Honey Goat Cheese Recipe with Port-Infused Figs
Goat cheese is already pretty light and airy but running it through a whipping siphon just turns it into creamy clouds. I combine it with honey for extra flavor and serve it with port-infused figs. If you don't have a whipping siphon, you can whip the goat cheese in a food processor and infuse the figs in the refrigerator for a few days.
I serve the goat cheese on small, circular flatbreads for this recipe, that way I can put a dollop of goat cheese on each one and it makes it a lot easier to serve. Don't forget the leftover port from infusing the figs, it will have a great flavor and is excellent in cocktails or sauces.
Also, if you are just getting started experimenting with molecular gastronomy and modernist cuisine then I highly recommend one of these molecular gastronomy kits. They have everything you need to do many different dishes.
Honey Goat Cheese with Port-Infused Figs Ingredients
150g figs, cut into chunks
250g goat cheese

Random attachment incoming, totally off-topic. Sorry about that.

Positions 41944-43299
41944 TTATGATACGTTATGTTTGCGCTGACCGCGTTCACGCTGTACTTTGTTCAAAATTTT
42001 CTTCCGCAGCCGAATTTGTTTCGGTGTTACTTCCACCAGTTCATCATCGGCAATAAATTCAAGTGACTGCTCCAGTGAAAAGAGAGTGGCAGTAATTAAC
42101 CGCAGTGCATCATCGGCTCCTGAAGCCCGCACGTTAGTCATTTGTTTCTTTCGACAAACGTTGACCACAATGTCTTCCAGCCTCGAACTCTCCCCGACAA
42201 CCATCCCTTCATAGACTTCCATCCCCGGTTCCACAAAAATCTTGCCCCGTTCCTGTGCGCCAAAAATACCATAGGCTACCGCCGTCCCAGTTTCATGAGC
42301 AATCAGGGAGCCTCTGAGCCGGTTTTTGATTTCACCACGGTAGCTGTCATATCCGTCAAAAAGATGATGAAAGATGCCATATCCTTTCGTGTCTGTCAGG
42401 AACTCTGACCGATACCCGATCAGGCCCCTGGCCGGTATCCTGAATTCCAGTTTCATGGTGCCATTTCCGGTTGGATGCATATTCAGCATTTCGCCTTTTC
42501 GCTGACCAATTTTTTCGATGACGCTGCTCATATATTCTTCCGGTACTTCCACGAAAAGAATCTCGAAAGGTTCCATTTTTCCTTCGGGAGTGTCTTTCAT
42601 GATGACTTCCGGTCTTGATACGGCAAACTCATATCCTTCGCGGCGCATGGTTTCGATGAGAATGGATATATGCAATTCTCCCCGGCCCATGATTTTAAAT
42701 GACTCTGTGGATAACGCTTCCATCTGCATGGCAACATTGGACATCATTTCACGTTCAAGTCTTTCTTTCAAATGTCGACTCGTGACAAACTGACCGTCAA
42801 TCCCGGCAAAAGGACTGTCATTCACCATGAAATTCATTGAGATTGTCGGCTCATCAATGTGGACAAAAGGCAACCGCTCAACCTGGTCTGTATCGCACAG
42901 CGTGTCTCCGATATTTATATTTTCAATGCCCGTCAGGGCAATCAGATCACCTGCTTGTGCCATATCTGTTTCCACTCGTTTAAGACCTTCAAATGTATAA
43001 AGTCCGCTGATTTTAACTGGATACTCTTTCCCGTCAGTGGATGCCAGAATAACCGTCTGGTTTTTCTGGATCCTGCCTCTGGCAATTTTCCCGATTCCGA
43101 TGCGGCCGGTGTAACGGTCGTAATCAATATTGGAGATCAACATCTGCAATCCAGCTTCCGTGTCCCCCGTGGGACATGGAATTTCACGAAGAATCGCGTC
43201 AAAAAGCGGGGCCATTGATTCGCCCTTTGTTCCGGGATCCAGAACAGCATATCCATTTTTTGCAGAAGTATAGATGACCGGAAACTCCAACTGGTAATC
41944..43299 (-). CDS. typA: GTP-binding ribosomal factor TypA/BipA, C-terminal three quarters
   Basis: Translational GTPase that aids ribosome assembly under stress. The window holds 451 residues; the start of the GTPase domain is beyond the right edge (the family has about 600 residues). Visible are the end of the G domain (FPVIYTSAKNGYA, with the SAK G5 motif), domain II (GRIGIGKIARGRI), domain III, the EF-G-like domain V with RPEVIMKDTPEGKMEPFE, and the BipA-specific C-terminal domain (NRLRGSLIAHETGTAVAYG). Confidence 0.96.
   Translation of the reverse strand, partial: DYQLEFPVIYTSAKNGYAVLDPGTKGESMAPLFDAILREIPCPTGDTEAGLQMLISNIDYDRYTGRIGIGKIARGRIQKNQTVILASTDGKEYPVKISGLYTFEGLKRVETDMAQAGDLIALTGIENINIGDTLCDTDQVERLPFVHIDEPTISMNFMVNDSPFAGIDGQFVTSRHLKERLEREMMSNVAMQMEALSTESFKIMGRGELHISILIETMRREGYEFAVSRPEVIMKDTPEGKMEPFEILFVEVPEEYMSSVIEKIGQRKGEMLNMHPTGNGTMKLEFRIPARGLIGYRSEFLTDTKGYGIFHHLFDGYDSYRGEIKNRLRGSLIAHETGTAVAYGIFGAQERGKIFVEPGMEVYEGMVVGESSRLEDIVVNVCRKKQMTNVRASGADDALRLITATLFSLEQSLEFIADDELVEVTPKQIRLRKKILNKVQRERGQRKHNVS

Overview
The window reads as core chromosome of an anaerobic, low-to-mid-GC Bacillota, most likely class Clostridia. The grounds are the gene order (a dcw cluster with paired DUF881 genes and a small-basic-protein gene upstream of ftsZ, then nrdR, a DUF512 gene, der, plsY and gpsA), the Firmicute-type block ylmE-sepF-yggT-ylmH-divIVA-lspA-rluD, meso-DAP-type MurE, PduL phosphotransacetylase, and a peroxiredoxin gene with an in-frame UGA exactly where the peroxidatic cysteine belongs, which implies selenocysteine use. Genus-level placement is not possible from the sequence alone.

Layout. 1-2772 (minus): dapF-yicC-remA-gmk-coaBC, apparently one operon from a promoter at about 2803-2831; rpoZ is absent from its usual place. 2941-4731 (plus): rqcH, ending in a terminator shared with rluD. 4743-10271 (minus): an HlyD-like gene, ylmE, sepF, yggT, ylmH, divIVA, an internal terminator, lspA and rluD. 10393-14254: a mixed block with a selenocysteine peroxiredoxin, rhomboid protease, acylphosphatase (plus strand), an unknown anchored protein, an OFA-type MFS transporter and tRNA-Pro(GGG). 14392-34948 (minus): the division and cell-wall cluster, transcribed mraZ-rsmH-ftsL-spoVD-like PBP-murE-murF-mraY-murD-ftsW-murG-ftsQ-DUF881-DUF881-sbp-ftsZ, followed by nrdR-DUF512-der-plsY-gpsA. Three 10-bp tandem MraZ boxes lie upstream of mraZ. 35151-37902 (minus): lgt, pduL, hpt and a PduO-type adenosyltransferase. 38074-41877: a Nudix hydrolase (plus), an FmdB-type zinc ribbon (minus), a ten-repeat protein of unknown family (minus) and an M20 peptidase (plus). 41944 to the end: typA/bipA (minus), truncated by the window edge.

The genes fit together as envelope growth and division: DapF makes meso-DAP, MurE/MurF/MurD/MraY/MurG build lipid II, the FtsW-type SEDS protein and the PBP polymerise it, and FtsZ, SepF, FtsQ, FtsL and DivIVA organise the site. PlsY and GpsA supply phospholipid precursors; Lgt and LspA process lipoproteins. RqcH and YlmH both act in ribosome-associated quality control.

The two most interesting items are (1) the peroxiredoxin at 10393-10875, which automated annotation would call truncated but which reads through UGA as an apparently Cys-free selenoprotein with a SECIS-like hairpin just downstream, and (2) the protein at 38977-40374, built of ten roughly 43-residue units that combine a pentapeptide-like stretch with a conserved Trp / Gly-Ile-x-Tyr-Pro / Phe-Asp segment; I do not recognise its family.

225g heavy cream
Fully-cooked Basic Flatbread Base, cut into small rounds
Honey Goat Cheese with Port-Infused Figs Instructions
Combine all ingredients in a whipping siphon. Seal the siphon, charge it, and shake well. Let the figs sit for 20 to 30 minutes, either in the refrigerator or on the counter.
Vent the siphon then pour out the infused figs into a container. They are ready to serve or can be stored in the refrigerator for about a week.
Combine all the ingredients together and whisk together. Strain into a whipping siphon, seal, and charge. Refrigerate for at least an hour and up to several days.
Dispense a small mound of cheese in the middle of each flatbread piece. Add an infused fig, a walnut, and a basil leaf then serve.
This article is by me, Jason Logsdon. I'm an adventurous home cook and professional blogger who loves to try new things, especially when it comes to cooking. I've explored everything from sous vide and whipping siphons to pressure cookers and blow torches; created foams, gels and spheres; made barrel aged cocktails and brewed beer. I have also written 10 cookbooks on modernist cooking and sous vide and I run the AmazingFoodMadeEasy.com website.
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